Wildlife Blog: What is Bird Ringing?
Regular visitors to Linford Lakes Nature Reserve, on occasion, may spot something unusual as they make their way around the hides. Observant nature spotters may notice fine nets suspended between poles at various locations along the entrance track, within the wooded areas, reed beds and field margins. This is not a sign of some illicit activity; it is a long-established form of wildlife monitoring which has been used to learn about the survival, productivity and movements of birds for over 100 years.
Bird ringing as we know it today started in 1899 by a Danish schoolteacher, but other attempts at individually marking birds to understand their movements have been recorded since Roman times. The Ringing Scheme in Britain was set up in 1909 and has been run by the British Trust for Ornithology since its founding in the 1930s. The question that the first bird ringers set out to answer was, “Where do our summer visitors spend the winter, and where do our winter visitors go to breed?” since then, we have learned so much more, and there is still a huge amount to learn, particularly regarding global climate change and how this is impacting bird life.
What's the process of Bird Ringing?
So, what does bird ringing involve exactly? Birds that fly into the nets are gently removed and placed into cotton bags to keep them safe and secure until they are ready to be processed. First the species is identified, then a suitably sized ring with a unique identification number is placed on the bird’s leg. The rings are very small and light, weighing less than a mouthful of food, and decades of ringing data shows that they do not hinder the bird in any way. Next, the age and sex of the bird is recorded along with measurements such as wing length and weight. The birds are released as soon as possible, and handling times limited to the minimum needed to collect the necessary data.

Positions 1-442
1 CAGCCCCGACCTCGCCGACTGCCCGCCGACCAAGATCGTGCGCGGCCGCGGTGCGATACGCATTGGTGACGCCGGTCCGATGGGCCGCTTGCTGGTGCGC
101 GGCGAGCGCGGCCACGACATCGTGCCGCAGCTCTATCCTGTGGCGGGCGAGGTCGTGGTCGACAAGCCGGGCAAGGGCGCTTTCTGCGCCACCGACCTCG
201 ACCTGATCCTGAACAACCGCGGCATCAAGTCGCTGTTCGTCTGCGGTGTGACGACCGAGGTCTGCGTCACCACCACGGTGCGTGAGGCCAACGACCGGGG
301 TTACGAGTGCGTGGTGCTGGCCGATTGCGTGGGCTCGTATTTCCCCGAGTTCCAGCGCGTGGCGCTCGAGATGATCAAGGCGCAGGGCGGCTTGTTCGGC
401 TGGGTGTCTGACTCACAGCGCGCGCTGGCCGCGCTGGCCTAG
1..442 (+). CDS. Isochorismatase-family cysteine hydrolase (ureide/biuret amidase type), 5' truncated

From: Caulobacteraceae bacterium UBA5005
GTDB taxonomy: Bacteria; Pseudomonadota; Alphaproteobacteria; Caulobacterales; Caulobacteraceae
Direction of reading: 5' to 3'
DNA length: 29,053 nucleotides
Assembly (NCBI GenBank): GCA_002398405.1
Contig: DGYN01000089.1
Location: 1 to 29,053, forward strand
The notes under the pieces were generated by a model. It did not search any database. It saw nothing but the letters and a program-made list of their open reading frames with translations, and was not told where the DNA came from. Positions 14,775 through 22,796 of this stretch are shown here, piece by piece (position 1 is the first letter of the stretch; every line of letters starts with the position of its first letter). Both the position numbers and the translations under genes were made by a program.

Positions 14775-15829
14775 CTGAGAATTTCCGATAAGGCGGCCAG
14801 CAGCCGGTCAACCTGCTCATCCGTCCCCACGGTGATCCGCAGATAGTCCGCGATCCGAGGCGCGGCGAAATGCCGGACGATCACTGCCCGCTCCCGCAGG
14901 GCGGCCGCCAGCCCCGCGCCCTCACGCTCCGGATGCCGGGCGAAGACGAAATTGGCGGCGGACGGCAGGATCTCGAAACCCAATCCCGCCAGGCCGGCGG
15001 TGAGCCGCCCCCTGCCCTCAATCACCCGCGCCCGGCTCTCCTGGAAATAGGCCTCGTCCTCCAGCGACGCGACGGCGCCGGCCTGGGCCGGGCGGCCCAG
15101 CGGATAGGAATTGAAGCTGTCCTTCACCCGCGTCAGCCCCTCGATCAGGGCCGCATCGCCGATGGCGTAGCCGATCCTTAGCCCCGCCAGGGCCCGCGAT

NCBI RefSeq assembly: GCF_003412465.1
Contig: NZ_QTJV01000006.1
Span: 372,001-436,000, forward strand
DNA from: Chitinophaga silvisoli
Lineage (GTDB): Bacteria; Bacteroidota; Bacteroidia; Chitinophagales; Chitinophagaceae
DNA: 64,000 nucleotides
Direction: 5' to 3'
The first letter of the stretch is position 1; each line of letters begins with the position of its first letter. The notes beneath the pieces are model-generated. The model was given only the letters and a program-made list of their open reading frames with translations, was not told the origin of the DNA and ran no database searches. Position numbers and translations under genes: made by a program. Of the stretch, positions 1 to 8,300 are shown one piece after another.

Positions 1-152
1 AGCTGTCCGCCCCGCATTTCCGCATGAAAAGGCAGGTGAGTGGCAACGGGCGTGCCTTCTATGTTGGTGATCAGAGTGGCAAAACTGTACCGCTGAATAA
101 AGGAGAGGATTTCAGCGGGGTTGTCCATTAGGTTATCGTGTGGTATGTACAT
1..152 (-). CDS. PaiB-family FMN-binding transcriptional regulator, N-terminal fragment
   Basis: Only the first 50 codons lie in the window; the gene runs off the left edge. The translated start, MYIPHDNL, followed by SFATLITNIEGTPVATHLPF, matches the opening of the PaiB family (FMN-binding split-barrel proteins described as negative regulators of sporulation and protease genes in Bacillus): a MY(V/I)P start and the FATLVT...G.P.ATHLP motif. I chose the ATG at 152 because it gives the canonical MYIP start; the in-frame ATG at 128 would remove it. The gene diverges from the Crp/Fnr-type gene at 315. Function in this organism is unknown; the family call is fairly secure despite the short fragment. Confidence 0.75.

The process does not end once the birds have been ringed; to learn more, the birds must be re-captured which enables us to start building a picture of where they move to and how long they live. With the camera lenses available today, it is also sometimes possible to read rings in the field without the need to re-capture the bird!
The safety of the birds is always the number one priority and trainee ringers must go through at least 2 years under the close supervision of a qualified trainer. Only after passing an independent assessment and demonstrating the necessary skills will they be able to apply for their own license.
All the data collected is entered into a national database which is used by various environmental and conservation bodies to monitor changes in populations and behaviours. This in turn helps to shape policies and target efforts to ensure that available resources are directed towards those species that are most in need.
So, if you visit Linford Lakes again, and you happen to see the bird ringers in action, please feel free to stop and say hello. They are a friendly bunch, despite being usually somewhat sleep-deprived, and they will be more than happy to show you what they are up to (especially if you offer them cake.)
Please note that a permit is needed to visit Linford Lakes Nature Reserve.